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Unix+clones

Apache Maintenance Basics

Post date: April 13, 2005, 01:04 Category: Software Views: 3038 Comments
Tutorial quote: You've downloaded and configured your Apache server and are ready to move on to the next project. Can it really be left to fend for itself in a darkened room?

Yes. To some degree, anyway. With the exception of configuration testing, once Apache is up, you likely need never think about how the Web server is running.

On the other hand, completely ignoring your Apache installation would be foolhardy. Doing some regular checks and maintenance on your Apache installation helps identify any issues — usually before they even become issues — and helps you stay up date with the latest security and performance patches. This article covers some of the major steps and maintenance tasks that should be regularly undertaken while the Apache system is running.
Solaris

Configuring Apache

Post date: April 13, 2005, 05:04 Category: Network Views: 4352 Comments
Tutorial quote: Apache can respond to browser requests from machines on your local network (i.e. an "Intranet" Web server) or from the Internet. The installation of the Solaris OS installed and set up most of the necessary Apache files. As a result, if you want to use your system as a Web server you only need to modify one file.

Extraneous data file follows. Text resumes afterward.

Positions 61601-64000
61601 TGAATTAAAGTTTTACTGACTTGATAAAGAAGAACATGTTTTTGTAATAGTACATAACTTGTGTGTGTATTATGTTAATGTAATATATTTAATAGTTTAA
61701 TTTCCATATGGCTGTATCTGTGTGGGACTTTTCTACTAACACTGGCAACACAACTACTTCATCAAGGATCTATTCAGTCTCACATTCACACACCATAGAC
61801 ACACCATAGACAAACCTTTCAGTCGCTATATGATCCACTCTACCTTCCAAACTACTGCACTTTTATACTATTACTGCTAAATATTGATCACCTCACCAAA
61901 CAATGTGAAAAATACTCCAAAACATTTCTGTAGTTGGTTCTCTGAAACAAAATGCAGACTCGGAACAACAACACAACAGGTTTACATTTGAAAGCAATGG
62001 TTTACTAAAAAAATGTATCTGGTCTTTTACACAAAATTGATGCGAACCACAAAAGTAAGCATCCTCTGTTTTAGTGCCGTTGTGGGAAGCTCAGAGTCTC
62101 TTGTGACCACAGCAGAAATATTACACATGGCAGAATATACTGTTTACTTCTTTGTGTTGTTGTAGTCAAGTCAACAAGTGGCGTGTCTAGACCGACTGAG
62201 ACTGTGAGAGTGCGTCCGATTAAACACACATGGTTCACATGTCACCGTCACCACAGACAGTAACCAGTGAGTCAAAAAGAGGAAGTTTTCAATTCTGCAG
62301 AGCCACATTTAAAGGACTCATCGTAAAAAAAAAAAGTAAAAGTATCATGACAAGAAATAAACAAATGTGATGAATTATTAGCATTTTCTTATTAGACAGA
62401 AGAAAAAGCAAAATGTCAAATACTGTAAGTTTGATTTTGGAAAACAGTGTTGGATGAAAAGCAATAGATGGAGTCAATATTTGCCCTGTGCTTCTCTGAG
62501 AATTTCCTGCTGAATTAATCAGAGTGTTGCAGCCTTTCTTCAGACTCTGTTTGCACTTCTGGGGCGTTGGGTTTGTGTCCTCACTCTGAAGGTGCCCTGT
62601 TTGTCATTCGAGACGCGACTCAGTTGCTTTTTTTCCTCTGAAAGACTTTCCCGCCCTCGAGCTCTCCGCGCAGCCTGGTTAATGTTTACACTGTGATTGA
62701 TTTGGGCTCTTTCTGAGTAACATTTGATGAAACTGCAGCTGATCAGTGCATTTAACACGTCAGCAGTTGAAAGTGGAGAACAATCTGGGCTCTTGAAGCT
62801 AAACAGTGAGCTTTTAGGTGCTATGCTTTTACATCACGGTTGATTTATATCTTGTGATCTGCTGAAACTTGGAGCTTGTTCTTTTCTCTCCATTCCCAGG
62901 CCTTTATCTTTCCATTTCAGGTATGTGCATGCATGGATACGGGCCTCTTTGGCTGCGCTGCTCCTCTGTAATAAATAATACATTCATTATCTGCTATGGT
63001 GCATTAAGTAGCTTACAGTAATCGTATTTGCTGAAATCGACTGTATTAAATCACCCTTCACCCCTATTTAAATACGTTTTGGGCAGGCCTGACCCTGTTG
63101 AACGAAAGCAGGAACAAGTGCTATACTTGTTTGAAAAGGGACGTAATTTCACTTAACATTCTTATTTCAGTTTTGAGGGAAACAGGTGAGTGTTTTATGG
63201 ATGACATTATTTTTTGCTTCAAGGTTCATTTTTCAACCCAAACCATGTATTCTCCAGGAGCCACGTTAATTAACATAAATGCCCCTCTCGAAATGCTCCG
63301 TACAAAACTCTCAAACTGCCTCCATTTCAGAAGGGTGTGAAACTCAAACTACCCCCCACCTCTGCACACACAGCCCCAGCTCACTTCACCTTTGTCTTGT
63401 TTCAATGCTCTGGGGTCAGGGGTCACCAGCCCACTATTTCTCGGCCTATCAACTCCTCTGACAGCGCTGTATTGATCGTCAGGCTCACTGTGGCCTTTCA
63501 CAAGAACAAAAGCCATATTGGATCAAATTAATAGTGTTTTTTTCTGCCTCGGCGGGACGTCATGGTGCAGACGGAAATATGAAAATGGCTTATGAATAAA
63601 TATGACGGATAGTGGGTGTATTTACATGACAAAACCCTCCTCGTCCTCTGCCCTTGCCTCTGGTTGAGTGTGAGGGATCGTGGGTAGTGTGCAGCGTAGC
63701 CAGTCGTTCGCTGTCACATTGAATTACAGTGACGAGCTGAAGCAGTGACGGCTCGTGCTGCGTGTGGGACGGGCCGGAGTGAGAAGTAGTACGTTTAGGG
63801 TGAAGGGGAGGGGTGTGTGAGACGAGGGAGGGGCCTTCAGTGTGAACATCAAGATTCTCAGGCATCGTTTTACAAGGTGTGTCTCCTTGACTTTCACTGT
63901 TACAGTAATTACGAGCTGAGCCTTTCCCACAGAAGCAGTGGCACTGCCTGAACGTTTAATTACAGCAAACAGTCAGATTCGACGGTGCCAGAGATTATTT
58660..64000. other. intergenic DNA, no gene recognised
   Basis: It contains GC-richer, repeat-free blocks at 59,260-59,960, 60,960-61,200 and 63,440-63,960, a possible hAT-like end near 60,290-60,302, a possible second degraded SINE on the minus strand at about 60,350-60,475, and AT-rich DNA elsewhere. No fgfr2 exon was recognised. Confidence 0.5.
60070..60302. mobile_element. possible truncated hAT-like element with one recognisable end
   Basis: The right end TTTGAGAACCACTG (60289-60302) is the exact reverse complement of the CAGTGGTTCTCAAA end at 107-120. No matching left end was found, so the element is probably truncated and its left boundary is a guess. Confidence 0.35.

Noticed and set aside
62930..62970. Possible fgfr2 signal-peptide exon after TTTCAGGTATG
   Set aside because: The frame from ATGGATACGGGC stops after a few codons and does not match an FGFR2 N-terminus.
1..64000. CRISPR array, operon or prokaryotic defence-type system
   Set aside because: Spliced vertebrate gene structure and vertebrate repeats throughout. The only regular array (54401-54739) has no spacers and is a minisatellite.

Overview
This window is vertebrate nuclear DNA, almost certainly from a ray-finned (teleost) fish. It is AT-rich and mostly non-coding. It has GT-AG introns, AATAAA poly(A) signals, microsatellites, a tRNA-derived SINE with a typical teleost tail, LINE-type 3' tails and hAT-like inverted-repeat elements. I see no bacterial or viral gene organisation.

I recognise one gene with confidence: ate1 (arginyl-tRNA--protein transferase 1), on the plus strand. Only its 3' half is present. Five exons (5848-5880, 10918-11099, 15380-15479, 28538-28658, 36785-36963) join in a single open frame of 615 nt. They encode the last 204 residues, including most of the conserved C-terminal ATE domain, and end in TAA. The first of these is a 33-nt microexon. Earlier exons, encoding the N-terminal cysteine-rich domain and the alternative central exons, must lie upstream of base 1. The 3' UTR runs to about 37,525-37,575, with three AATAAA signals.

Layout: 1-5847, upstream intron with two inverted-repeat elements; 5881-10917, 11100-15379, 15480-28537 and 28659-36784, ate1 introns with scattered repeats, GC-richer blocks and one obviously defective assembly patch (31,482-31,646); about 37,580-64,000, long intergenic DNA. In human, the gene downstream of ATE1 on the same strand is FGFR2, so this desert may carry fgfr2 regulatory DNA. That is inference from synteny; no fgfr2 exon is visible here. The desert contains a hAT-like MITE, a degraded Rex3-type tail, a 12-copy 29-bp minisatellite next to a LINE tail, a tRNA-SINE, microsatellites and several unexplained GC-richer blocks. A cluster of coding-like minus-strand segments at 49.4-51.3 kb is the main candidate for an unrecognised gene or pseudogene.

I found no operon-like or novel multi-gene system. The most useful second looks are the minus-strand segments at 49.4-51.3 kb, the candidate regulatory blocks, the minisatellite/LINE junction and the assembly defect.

Unix+clones

Python Programming for Beginners

Post date: September 19, 2006, 09:09 Category: Programming Views: 44802 Comments
Tutorial quote: Despite what assembly code and C coders might tell us, high-level languages do have their place in every programmer's toolbox, and some of them are much more than a computer-science curiosity. Out of the many high-level languages we can choose from today, Python seems to be the most interesting for those who want to learn something new and do real work at the same time. Its no-nonsense implementation of object-oriented programming and its clean and easy-to-understand syntax make it a language that is fun to learn and use, which is not something we can say about most other languages.

In this tutorial, you will learn how to write applications that use command-line options, read and write to pipes, access environment variables, handle interrupts, read from and write to files, create temporary files and write to system logs. In other words, you will find recipes for writing real applications instead of the old boring Hello, World! stuff.
OpenBSD

Apache - Serving up the Web